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Everyone knows J.S. Bach as a composer, but it turns out he was also a music-technology enthusiast and a sound designer, having spent many hours of his childhood hanging out at the local organ workshop, fascinated with what was the state of the art in sound synthesis technology. Throughout his life, Bach continued to support experimental musical instrument development (like the forte-piano and the bassono grosso) and his experience with the organ (aka additive synthesis), led him to experiment with creating new timbres in his instrumental music through unusual voicings and instrument combinations. In fact it was his technical expertise, as much as his mastery of organ performance, that landed him his first post at the New Church in Arnstadt, where, at age 18, he was hired to both play and maintain the organ there.

Kungsleden_trailIn October 1705, the then 20 year-old Bach requested a one-month leave of absence from his post in Arnstadt so he could visit the famed organist/composer Dieterich Buxtehude in Lübeck Germany. Obviously, Bach didn’t have a car, so he ended up walking the 250 miles to Lübeck, where he was so intrigued by what he heard, he stayed for an extra two months. We don’t know exactly what happened to Bach in Lübeck, but we do know the experience had a deep influence on both his music and his ideas for new instrument designs throughout the rest of his career.

On 25-28 September 2014, we invite you to undertake your own music-technology and sound-design pilgrimage to Lübeck for KISS2014. At KISS2014, you can immerse yourself in sound and ideas, surrounded by an international community of sound-technology enthusiasts who share your passion for sound, music, and the future of musical instruments. And, like Bach, you’ll return home refreshed, renewed, and with enough new ideas, contacts, and friendships to keep you motivated and inspired for your entire career.

Whether you’re a Kyma expert, new to Kyma, or are simply curious about what Kyma might be and why it inspires so much enthusiasm among composers, live performers, sound designers for film and games, researchers, and educators, KISS2014 is your opportunity to experience an inspiring four days of ideas, music, and interaction with your fellow music/technology/sound enthusiasts.

Early registration discount ending soon!

Register by 1 August to get the early registration discount: http://kiss2014.symbolicsound.com/kiss2014-registration

Registration includes access to paper sessions, demonstrations, workshops, the Kyma open lab, opening reception and all evening concerts, plus a free lunch with your fellow symposiasts each day.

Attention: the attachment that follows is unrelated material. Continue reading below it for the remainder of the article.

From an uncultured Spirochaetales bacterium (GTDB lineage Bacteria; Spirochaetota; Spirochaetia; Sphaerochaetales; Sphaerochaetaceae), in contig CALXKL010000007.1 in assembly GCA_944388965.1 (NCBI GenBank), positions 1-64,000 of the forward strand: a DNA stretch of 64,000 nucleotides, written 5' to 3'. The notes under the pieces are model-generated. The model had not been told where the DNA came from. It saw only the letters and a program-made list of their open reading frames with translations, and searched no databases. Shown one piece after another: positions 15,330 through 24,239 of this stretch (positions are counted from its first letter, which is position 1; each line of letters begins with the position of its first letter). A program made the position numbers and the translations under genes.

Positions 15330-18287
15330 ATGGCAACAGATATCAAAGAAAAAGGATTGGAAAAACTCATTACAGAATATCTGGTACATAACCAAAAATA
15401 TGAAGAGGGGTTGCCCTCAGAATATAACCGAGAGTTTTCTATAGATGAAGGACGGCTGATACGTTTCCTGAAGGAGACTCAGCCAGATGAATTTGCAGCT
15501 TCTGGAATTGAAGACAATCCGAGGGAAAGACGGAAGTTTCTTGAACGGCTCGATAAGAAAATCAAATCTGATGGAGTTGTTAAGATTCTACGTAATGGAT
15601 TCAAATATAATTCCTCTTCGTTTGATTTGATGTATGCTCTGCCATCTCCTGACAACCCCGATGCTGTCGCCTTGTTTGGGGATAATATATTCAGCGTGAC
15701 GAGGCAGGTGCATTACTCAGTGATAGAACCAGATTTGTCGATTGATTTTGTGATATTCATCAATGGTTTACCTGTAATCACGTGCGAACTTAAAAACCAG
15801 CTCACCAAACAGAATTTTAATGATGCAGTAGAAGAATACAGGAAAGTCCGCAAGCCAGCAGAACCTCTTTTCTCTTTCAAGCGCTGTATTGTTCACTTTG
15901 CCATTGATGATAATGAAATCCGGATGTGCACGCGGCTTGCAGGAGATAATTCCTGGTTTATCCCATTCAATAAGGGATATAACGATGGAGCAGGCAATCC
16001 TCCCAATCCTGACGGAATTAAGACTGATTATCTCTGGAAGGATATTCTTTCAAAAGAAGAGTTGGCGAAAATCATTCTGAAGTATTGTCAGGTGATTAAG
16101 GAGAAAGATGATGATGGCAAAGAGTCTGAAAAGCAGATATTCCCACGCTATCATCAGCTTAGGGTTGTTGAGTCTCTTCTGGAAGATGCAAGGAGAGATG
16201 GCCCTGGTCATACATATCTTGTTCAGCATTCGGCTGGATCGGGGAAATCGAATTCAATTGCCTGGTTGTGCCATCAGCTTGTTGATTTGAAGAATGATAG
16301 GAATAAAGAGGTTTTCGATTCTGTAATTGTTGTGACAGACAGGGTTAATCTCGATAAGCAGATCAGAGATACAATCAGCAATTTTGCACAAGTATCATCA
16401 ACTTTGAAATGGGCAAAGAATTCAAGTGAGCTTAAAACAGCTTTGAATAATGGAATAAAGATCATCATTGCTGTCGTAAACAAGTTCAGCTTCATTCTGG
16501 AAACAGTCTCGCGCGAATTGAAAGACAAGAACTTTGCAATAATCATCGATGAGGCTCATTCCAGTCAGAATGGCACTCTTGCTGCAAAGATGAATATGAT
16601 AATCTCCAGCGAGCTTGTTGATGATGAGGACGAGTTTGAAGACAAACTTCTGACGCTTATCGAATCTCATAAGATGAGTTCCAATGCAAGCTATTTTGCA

For travel and lodging information, please visit: http://kiss2014.symbolicsound.com/travel-and-lodging

More information

Get the latest KISS2014 news and updates:

KISS2014 Site: http://kiss2014.symbolicsound.com
Facebook: https://www.facebook.com/pages/Kyma-International-Sound-Symposium/241910735840451
Twitter: http://twitter.com/KymaSymposium

Contact the organizers: mailto:info.kiss2014@gmail.com

 

 

Workshops, Talks, and Live Performances on “Organic Sound”

From organs (biological) to organs (musical), this year’s Kyma International Sound Symposium (KISS2014), to be held in Lübeck Germany on 25-28 September 2014, will explore multiple meanings of the phrase “organic sound” through technical talks, live performances, and hands-on workshops. Sound designers, composers, and live performers are invited to participate in a wide range of thought-provoking activities including:

  • An examination of how to emulate the organic sound of the analog recording studio using Kyma, presented by composer/sound engineer Greg Hunter of Dub Sahara
  • A special evening of “pipe organs like you’ve never heard them before” in the experimental, virtuosic hands of master organist/composer Franz Danksagmüller and his students
  • Intensive afternoons in The Collaboratory creating and rehearsing several world premieres including a live sound track for a new film by experimental filmmaker Theo Lipfert performed by faculty and students of the Musikhochschule Lübeck processed through Kyma
  • A hands-on “plantification” workshop where you’ll learn from Rudi Giot and his graduate engineering students how to control Kyma sounds through the growth of living plants

Events will kick off on Thursday with the unveiling of a major new release of the Kyma software and will culminate on Sunday with an evening of dancing to Kyma beats at club Parkhaus. The full program is online at: http://kiss2014.symbolicsound.com/detailed-program

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About the Symposium

KMHHosted this year by Franz Danksagmüller and the Musikhochschule Lübeck, each morning of KISS2014: “Organic Sound” features technical/philosophical sessions on topics ranging from voice processing, to sonification of organic chemicals and the Internet, to organic growth and decay, to how to build your own performance controller and use it to control Kyma via OSC, to presentations by individual composer/performers detailing how they utilize Kyma in their live performances and installations.